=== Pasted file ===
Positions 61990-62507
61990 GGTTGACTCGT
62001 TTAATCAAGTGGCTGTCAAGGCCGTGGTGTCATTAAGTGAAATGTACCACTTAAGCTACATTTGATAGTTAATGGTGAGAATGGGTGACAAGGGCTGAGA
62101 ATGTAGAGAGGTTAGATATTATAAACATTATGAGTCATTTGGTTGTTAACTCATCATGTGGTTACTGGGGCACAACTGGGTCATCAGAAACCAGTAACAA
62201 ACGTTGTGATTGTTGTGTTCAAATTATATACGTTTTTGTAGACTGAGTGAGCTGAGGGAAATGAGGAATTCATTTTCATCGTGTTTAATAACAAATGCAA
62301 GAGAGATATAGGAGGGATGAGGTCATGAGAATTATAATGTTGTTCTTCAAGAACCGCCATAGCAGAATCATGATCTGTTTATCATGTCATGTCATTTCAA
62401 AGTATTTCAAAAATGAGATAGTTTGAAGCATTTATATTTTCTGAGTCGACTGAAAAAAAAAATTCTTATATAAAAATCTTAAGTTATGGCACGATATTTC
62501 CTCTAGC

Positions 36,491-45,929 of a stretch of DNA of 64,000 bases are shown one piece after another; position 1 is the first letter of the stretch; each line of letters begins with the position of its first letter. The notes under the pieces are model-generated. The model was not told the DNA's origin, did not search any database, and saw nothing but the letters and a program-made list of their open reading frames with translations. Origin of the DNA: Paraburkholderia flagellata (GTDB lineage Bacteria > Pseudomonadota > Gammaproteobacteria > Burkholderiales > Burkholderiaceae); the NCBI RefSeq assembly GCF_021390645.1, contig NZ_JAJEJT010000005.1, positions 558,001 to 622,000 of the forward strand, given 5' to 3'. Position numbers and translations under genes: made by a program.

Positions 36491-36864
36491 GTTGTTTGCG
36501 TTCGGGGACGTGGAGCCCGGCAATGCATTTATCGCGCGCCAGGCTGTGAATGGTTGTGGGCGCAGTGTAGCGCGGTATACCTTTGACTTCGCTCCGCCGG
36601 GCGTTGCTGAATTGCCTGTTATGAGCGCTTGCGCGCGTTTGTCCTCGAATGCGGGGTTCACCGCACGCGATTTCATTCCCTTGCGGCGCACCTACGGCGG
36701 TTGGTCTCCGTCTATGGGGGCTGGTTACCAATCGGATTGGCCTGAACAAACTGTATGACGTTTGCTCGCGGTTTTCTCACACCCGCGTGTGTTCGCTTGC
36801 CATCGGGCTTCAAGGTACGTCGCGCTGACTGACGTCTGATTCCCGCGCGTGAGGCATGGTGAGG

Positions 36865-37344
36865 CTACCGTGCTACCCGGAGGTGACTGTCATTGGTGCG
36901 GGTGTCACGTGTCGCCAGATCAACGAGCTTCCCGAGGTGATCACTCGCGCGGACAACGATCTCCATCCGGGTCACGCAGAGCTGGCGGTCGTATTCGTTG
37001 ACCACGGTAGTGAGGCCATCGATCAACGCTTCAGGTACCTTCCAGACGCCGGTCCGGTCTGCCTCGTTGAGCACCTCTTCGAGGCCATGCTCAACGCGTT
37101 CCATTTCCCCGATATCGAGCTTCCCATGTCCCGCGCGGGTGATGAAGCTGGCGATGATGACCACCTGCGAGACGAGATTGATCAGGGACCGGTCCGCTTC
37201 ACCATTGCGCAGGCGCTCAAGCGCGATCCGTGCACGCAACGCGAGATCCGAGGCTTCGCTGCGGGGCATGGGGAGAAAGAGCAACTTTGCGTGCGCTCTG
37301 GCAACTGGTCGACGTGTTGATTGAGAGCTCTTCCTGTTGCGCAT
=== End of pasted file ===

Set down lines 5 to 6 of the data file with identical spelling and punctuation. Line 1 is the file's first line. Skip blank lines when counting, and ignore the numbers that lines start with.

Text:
62201 ACGTTGTGATTGTTGTGTTCAAATTATATACGTTTTTGTAGACTGAGTGAGCTGAGGGAAATGAGGAATTCATTTTCATCGTGTTTAATAACAAATGCAA
62301 GAGAGATATAGGAGGGATGAGGTCATGAGAATTATAATGTTGTTCTTCAAGAACCGCCATAGCAGAATCATGATCTGTTTATCATGTCATGTCATTTCAA